As COVID-19 Ravaged the Prisons, Officials Failed to Take Sanctioned Actions
LOS ANGELES — COVID-19 swept through the federal prisons in Lompoc and on Terminal Island like wildfires.
More than 900 people incarcerated in Lompoc have tested positive for the virus — that’s more than 65% of positive tests in all of Santa Barbara County where the prison facilities are located. And more than 700 people, including several staff members, have tested positive on Terminal Island in Los Angeles. At least eight have died.
But this crisis need never to have reached such horrific proportions. Through a series of unconscionable delays, blunders, and failures to follow official guidelines, the situation grew unimaginably worse. And still, Terminal Island and Lompoc prison officials refuse to take adequate remedial actions, including those approved by the U.S. Congress and Attorney General’s office.
It’s not just a medical and humanitarian crisis, but also a violation of the Eighth Amendment of the U.S. Constitution that protects against “cruel and unusual punishments.”
The American Civil Liberties Union Foundation of Southern California, the Prison Law Office, and the law firm Bird Marella filed class-action lawsuits in U.S. District Court in Los Angeles on behalf of people incarcerated in the Federal Correctional Institutions in Lompoc and on Terminal Island.
“Prison officials’ deliberate indifference has endangered the lives of the thousands of people imprisoned in Terminal Island and Lompoc, including those who have high risk health conditions,” said Naeun Rim, a principal with Bird Marella. “Congress gave prisons broad authority to release low risk offenders into home confinement so that it could reduce overcrowding and save lives. But officials failed to use that authority. We will hold them accountable in court.”
The only true remedy is to reduce the prison populations to allow for adequate social distancing and sufficient access to medical care during the pandemic. That’s impossible under current conditions in these crowded low- and medium-security facilities where much of daily life — including meals and lining up for medical care — is communal, and bunk beds are only three-to-four feet apart. Taking measures on behalf of people incarcerated on Terminal Island was especially critical because the low-security prison is specifically for those with medical and mental health conditions.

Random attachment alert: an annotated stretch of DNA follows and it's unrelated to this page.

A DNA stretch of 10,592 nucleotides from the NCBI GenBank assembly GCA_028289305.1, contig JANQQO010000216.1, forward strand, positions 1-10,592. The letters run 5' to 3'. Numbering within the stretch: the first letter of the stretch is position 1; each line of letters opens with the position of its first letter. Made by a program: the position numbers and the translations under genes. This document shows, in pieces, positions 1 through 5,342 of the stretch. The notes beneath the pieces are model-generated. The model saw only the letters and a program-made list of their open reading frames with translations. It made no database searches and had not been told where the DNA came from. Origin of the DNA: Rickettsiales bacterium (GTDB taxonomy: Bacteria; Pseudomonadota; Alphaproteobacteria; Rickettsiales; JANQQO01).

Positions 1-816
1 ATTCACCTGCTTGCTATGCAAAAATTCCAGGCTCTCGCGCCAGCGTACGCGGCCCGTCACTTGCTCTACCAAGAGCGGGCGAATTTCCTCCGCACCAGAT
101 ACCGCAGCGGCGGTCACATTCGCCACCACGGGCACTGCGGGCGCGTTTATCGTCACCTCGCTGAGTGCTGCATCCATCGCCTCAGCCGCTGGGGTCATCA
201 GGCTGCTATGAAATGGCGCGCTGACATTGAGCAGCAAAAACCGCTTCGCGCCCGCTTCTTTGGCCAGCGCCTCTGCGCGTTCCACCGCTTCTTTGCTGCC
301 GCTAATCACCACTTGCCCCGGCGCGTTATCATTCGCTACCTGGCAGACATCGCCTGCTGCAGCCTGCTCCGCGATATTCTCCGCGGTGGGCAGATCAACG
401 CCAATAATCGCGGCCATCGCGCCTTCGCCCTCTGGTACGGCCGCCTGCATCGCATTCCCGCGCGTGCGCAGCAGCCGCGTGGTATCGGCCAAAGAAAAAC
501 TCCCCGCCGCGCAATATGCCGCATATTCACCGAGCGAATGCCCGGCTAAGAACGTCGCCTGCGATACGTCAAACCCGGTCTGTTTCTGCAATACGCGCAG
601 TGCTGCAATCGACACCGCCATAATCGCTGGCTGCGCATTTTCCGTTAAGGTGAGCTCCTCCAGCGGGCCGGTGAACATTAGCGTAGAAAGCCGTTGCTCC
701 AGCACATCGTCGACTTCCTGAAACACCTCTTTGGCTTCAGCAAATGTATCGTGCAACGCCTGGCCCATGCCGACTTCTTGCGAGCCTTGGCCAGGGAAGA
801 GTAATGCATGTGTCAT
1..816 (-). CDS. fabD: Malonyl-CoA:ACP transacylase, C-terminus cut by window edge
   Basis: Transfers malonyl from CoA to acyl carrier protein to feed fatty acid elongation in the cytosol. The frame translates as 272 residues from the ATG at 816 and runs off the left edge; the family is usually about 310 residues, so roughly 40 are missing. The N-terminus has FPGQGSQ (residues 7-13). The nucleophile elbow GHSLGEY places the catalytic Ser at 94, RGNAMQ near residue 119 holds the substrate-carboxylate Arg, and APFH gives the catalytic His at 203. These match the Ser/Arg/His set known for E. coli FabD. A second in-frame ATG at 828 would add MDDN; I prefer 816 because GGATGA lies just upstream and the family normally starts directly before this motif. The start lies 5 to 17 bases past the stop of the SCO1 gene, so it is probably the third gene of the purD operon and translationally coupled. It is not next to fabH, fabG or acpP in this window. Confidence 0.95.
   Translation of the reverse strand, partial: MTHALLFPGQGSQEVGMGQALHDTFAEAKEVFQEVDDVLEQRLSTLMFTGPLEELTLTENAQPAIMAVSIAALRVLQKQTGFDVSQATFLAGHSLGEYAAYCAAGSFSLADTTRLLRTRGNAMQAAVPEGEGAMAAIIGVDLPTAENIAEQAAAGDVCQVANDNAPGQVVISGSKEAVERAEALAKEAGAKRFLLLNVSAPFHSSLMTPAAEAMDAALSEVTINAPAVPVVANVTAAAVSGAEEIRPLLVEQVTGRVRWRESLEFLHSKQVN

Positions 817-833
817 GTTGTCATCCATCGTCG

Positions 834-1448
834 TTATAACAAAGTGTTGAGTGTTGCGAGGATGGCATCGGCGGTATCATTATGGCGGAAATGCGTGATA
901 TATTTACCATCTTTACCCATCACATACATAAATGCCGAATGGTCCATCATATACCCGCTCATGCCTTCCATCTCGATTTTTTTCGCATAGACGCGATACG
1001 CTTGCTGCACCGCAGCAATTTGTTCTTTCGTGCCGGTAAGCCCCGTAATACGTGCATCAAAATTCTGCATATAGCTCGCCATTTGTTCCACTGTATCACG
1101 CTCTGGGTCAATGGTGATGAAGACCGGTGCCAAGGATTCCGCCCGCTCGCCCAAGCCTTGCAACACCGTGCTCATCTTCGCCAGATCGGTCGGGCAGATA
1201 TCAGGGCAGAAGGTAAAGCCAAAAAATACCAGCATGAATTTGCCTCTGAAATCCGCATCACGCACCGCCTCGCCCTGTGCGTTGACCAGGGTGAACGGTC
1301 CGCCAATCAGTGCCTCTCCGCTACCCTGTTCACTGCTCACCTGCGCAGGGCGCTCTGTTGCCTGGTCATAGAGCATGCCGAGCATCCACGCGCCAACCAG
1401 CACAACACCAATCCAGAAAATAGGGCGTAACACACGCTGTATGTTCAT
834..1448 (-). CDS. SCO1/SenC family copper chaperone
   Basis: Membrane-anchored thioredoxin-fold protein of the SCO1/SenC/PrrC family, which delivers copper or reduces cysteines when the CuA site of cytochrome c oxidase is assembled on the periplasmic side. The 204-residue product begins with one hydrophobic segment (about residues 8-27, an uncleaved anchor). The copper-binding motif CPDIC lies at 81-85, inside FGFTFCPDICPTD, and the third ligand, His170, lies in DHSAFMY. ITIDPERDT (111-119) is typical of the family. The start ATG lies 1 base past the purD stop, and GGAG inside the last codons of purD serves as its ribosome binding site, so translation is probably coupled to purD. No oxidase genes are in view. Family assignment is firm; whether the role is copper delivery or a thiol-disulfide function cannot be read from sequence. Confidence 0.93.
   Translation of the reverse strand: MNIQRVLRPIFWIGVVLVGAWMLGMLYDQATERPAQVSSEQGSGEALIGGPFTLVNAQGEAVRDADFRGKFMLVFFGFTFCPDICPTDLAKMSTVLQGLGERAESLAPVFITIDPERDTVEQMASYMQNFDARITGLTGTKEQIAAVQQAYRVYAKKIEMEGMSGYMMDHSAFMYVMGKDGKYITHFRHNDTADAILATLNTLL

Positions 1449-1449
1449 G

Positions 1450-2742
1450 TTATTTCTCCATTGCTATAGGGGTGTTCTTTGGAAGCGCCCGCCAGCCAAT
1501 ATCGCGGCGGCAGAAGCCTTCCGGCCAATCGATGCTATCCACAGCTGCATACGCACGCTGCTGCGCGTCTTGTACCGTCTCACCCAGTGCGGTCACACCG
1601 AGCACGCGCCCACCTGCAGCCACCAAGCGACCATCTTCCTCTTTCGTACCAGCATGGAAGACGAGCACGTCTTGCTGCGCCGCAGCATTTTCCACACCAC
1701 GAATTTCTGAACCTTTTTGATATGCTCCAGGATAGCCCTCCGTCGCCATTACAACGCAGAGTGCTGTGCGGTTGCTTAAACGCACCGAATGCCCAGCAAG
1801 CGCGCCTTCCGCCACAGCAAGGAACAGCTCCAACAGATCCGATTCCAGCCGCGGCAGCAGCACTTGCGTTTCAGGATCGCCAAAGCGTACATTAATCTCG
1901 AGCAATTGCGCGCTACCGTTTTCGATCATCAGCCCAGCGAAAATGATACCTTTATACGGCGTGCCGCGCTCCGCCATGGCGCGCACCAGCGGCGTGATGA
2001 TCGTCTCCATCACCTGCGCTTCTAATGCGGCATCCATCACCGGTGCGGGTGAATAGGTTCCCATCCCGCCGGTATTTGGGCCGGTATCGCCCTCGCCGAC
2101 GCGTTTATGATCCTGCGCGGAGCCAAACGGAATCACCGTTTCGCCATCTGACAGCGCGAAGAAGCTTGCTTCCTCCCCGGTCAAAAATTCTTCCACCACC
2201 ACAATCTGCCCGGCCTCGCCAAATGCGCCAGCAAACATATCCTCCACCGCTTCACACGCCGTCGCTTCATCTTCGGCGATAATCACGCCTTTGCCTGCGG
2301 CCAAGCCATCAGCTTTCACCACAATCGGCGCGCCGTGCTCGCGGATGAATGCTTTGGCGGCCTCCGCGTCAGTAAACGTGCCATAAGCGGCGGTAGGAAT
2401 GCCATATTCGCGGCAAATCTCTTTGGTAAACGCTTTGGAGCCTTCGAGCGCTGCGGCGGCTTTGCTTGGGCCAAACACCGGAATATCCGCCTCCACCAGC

Reducing prison populations is one of the aims of the federal Coronavirus Aid, Relief, and Economic Security Act (CARES) signed into law on March 27. It gives prison officials broad discretion to allow transfers to home confinement and in addition, Attorney General William Barr specifically urged the transfer of people with medical conditions especially vulnerable to serious illness and death from COVID-19 infections.
“While the rest of California took extraordinary measures to stop the spread of coronavirus, the Bureau of Prisons failed to take preventive measures as basic as isolating sick prisoners, allowing social distancing, or providing enough soap,” said Peter Bibring, senior staff attorney at the ACLU of Southern California. “Their deliberate indifference to the risk of disease violates the constitution, and puts both those in prison and the surrounding community at risk.”
The class action lawsuits were filed on behalf of several named plaintiffs, including:
- Yonnedil Torres, 24, who suffers from chronic asthma. During the COVID-19 outbreak in the prison he developed fever, diarrhea, and body aches, but his requests for medical assistance were ignored for five days. Only after he collapsed in his cell with acute respiratory shock was he tested and found to be positive. Torres was put into a medically-induced coma and on a ventilator, but has severe lung damage.
- Vincent Reed, 53, who has hypertension. After developing symptoms of COVID-19 and testing positive, he was placed in solitary confinement and then transferred to an unsanitary housing unit with others who were infected. He languished there without treatment, then was put back into the general population without being re-tested.
On Terminal Island:
- Lance Wilson, 35, who has hypertension and asthma. On May 6, he tested positive for COVID-19 and suffers from body chills, night sweats, and migraines, but has not been allowed access to a home confinement application.
- Maurice Smith, 50, who has hypertension and asthma, and is pre-diabetic. When COVID-19 broke out at the prison he was transferred to a space in a vermin-infested warehouse with no heating, potable water, or hot water for showers to keep himself clean.
Other plaintiffs’ circumstances are described in the lawsuits.
“The Constitution requires that prison officials provide a safe environment for people in their custody,” states Donald Specter, executive director of the Prison Law Office. “Not only are these two prisons extremely dangerous, but they confine people who are especially vulnerable to COVID-19.”
Both lawsuits ask the court to direct the Lompoc and Terminal Island prisons to decarcerate, during the pandemic, people who have vulnerable medical conditions that could lead to serious illness or death from COVID-19 infections. Exceptions would be individuals who pose serious flight risks or danger to others.
For those who remain, the lawsuit asks that the prisons provide adequate spacing for six feet or more of social distancing. It also asks that people receive, without charge, individual supplies of hand soap and paper towels, and access to hand sanitizer, daily showers, and daily clean laundry, plus other measures.
Read the Lompoc lawsuit here: https://www.aclusocal.org/sites/default/files/aclu_socal_torresvmilusnic_202005116_complaint.pdf
Read the Terminal Island lawsuit here: https://www.aclusocal.org/sites/default/files/aclu_socal_wilson_20200516_complaint.pdf